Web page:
How to Align Business Strategy With Customer Needs
In order for your company to be successful, it is crucial that you and your employees work to align business strategy with customer needs. Whether your business has been around for decades or is a startup, you constantly need to be assessing changing trends in the market and in the evolving mindsets of consumers. The tricky part is that many consumers are either incapable of articulating or don’t care to articulate their desires to businesses. However, there are a few methods you can use to get the information necessary to create a profitable strategy that is able to move with the market.
Take Some Time to Do Ethnographic Research
The anthropological practice of ethnographic research is the act of observing the group of people in which you are interested in their natural location and state. When attempting to align business strategy with customer needs, conducting ethnographic research means watching and interacting with customers as if you are one of them, instead of some business suit trying to pry profitable information out of them.
When you do this, take advantage of the unfiltered point of view by making note of their methods for deciding on a purchase, how they use that purchase, how they interact with your website and how they fill needs not currently offered by your business. Use this information to have a discussion with your customers. This will quickly give you a list of possible improvements and innovations that can be made for the business.
Initiate Direct Contact With Consumers
Talking directly to the lifeblood of the business is an imperative step to align business strategy with customer needs. Done in a vacuum, plainly asking people what they want is not likely to yield insightful results. On the other hand, this acts as a great follow-up to the fieldwork research because you can craft your questions in a way that appeals to what you have observed. A few ways to get your questions out there include:
-Issuing a short email survey to frequent customers
-Calling for comments via the business’s social media pages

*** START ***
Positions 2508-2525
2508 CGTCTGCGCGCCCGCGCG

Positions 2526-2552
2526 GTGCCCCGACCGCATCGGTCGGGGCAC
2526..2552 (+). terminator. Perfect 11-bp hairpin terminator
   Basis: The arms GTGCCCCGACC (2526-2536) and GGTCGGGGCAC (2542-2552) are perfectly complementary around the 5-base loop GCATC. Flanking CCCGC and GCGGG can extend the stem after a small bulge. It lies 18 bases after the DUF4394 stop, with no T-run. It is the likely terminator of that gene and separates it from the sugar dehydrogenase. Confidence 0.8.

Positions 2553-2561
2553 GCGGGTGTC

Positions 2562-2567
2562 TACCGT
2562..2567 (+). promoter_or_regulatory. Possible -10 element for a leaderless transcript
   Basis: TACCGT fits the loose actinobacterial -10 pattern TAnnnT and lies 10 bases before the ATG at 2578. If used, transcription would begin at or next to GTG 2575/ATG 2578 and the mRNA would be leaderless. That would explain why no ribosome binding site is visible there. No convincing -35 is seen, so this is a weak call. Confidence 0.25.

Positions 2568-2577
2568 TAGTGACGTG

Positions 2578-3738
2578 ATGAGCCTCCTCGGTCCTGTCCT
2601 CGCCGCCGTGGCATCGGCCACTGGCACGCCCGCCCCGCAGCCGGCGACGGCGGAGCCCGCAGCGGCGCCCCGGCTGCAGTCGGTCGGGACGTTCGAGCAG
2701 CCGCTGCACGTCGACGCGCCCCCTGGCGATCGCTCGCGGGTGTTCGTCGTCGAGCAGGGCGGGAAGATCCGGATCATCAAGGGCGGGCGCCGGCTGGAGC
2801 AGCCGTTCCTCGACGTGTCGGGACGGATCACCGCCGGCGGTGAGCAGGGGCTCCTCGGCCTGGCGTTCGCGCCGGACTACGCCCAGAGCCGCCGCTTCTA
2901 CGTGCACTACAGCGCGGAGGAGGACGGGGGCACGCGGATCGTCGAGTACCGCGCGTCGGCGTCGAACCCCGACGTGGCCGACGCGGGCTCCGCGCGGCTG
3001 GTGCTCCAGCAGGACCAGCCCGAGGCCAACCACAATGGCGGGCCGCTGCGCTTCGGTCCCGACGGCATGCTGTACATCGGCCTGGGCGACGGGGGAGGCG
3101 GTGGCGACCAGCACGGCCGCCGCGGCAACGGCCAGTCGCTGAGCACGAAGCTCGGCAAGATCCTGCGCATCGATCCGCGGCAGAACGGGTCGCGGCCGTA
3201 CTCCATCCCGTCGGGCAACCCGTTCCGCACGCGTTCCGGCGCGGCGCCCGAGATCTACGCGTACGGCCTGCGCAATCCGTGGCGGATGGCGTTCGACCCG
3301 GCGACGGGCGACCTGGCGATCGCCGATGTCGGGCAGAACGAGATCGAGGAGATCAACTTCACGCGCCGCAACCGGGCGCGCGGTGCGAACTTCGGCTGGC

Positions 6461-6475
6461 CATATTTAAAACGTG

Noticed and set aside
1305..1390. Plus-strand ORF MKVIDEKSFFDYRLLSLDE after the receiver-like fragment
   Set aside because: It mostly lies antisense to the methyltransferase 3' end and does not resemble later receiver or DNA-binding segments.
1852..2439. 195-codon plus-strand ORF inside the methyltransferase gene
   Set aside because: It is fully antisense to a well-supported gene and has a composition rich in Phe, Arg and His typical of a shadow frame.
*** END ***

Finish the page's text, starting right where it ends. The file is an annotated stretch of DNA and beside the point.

-Positioning an interviewer outside the store
The important thing here is to make it fast and simple for people to provide answers to your questions. As a general rule of thumb, the easier it is for consumers to do something, the more likely they are to do it.
Ask Employees for Information
Nobody has as much frequent exposure to such a large pool of customers as your team of employees, which makes them ideal sources for gathering information to align business strategy with customer needs. People tend to be more open about their feelings toward a company, store or product while speaking with day-to-day workers than they are with higher-ups. Get together with your employees at regular intervals to ensure you always have the latest information. Some questions you might ask them are:
-What items do customers often browse without purchasing
-What seems to disappoint customers, what seems to please them and why
-What are some of the consumers’ favorite products
-Which products receive the most complaints
-What goods or services do people regularly inquire about that are not currently offered by the business
The answers you receive to these questions are great tools in your belt to use for more direct interactions with customers and can give you hints as to what actions you can take right away.
Approach New Employees for Insight
Though daily employees and frequent customers are great for gathering information, there are limitations to both groups. Your steadfast workers’ familiarity with regular proceedings can make it difficult for them to come up with ways to align business strategy with customer needs since they are used to things being a certain way. On the other hand, customers may not be capable of giving you the information you need to effectively grow the company due to their lack of familiarity with business procedures.
However, there is also a third source you can tap into that will give you arguably the best-rounded view of the business and its patrons: new hires. Ask them for their opinions of your products and services right from the start, since this is the time when their mindset is still most like that of a customer. Then, after they have become integrated with proceedings, return with questions about methods of improvement. The new hires will appreciate your interest in their opinions and you will gain unique insight.
While you continue to find ways to align business strategy with customer needs, be sure to also continue consulting the resources of Mighty Recruiter to stay current on the latest trends.